ANZ warns customers against ‘incredibly realistic’ phishing scam

By Ceyda Erem ·

ANZ customers are being warned to pay more attention to their inboxes due to a recent and incredibly realistic phishing scam. 

‘Phishing’ involves a hacker extracting personal information from a credit card user by posing as a legitimate business or financial institution. 

Security company MailGuard said it believed that the email had already reached a number of inboxes by Wednesday morning and will continue to spread. 

RELATED: Online credit card fraud reaches new high

The email alerts customers to an ‘unsuccessful payment’, and asks them to log into their account.  

“The email, from a display name of ANZ Internet Banking and sender email address of customer.data@anz.com, claims that ANZ have been unable to contact you, and asks customers to click to update their phone number,” MailGuard explained in a blog post. 

Once recipients pass the convincing landing page, they are asked to login and provide their Customer Registration Number (CRN) and password. 

The scam will then ask customers to provide their three security answers in order to ‘verify your identity’, retrieving more personal information in the process.

Despite its convincing appearance, MailGuard have advised ANZ customers who may receive the email to look out for warning signs, such as the illegitimate landing page URL and the frequent grammatical errors.


Source: MailGuard

As online scams are becoming more convincing, it might be a good idea to brush up on your credit card safety knowledge. You can check out our in depth guide or have a quick refresh with our tips below on how to stay safe online:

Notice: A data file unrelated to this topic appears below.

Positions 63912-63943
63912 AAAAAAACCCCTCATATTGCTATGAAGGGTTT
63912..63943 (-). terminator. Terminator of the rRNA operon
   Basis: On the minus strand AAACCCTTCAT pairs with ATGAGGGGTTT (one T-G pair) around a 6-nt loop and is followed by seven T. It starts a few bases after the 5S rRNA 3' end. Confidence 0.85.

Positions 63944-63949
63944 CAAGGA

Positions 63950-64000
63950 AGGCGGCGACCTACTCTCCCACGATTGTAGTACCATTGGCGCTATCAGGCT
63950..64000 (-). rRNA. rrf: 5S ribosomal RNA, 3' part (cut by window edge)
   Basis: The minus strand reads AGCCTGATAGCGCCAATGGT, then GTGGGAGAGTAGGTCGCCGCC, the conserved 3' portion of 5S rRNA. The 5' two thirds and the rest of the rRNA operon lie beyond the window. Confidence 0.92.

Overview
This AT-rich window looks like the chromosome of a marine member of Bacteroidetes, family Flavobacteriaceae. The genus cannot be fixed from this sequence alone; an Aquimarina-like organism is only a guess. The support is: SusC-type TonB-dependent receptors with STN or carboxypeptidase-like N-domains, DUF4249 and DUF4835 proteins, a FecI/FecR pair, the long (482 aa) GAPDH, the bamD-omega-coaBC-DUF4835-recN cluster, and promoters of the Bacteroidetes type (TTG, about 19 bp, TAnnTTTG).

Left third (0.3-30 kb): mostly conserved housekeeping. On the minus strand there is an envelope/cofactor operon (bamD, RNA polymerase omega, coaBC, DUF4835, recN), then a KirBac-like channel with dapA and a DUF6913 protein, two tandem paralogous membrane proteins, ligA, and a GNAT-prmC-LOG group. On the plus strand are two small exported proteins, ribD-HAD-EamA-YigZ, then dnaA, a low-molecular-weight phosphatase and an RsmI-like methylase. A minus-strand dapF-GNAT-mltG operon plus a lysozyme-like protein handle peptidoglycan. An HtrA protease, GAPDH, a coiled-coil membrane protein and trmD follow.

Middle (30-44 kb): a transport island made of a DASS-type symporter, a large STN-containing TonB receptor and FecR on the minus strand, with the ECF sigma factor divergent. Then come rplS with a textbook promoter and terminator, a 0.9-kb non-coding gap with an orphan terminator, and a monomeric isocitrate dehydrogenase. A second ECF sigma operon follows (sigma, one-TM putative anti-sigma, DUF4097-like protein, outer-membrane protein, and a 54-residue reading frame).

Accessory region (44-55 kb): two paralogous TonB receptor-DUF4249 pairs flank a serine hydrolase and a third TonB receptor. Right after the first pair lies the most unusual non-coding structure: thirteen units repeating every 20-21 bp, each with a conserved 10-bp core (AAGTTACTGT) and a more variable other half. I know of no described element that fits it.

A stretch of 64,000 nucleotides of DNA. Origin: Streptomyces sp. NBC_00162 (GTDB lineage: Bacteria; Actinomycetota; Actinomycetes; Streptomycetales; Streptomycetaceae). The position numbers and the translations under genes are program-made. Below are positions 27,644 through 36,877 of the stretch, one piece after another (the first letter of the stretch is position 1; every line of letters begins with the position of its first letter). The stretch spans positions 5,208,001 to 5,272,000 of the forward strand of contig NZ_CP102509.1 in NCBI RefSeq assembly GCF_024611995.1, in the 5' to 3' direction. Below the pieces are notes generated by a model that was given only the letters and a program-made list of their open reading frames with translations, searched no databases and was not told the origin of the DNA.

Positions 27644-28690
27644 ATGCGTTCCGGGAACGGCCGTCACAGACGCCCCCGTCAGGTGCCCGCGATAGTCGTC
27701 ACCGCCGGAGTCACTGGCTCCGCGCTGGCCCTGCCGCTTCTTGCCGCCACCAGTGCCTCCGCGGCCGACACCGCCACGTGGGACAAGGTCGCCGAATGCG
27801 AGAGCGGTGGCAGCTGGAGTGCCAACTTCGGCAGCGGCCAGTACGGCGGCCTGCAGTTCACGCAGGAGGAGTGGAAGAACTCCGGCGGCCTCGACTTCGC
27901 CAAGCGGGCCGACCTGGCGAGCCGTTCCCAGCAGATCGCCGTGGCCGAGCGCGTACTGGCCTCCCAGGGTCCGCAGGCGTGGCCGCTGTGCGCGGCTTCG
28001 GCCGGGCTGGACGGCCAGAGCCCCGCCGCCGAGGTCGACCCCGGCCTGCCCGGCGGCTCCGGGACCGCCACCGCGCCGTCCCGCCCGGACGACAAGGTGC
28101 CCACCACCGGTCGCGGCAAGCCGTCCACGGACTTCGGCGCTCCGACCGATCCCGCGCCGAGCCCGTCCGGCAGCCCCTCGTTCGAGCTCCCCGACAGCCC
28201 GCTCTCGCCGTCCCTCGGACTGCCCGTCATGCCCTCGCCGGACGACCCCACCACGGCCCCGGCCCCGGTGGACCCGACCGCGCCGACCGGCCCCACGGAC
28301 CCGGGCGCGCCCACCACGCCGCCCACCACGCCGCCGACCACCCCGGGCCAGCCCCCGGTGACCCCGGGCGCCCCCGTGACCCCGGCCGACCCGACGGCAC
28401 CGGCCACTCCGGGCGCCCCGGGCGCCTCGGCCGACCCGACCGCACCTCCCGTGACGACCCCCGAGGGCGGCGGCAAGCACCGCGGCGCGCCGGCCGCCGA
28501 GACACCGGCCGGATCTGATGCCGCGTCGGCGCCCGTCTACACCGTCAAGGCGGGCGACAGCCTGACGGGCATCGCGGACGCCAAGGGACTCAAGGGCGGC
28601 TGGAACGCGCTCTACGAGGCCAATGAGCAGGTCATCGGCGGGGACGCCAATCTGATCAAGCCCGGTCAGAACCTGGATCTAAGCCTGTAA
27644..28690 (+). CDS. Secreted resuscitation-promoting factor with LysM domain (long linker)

• Never provide your bank details over the phone or by email 
  • Download anti-malware/virus software
  • Look for the ‘padlock’ symbol at the front of the URL when shopping online
  • Never use public Wi-Fi to do your banking 
  • Frequently check your bank statement for unusual behaviour 


What to do if you think you have been a victim of a phishing scam: 

  • Ask your bank for a new credit card and change your PIN and password 
  • If you notice a number of unexplainable purchases charged to you card, call your bank immediately 
  • Request a new copy of your credit report and make sure there aren’t any unusual marks on your file

Thinking about getting a new credit card? Check out our credit card comparison tool.

Ceyda Erem
Ceyda Erem
Money writer

Ceyda Erem is Mozo’s authority on Energy, as well as having broader expertise as a personal finance writer. She loves to put her researching and writing talents into stories that help our readers to make more informed financial choices, whether that’s about finding the best energy deal or writing about the latest sneaky bank tricks. Ceyda has a Bachelor of Arts (major in writing) from Macquarie University.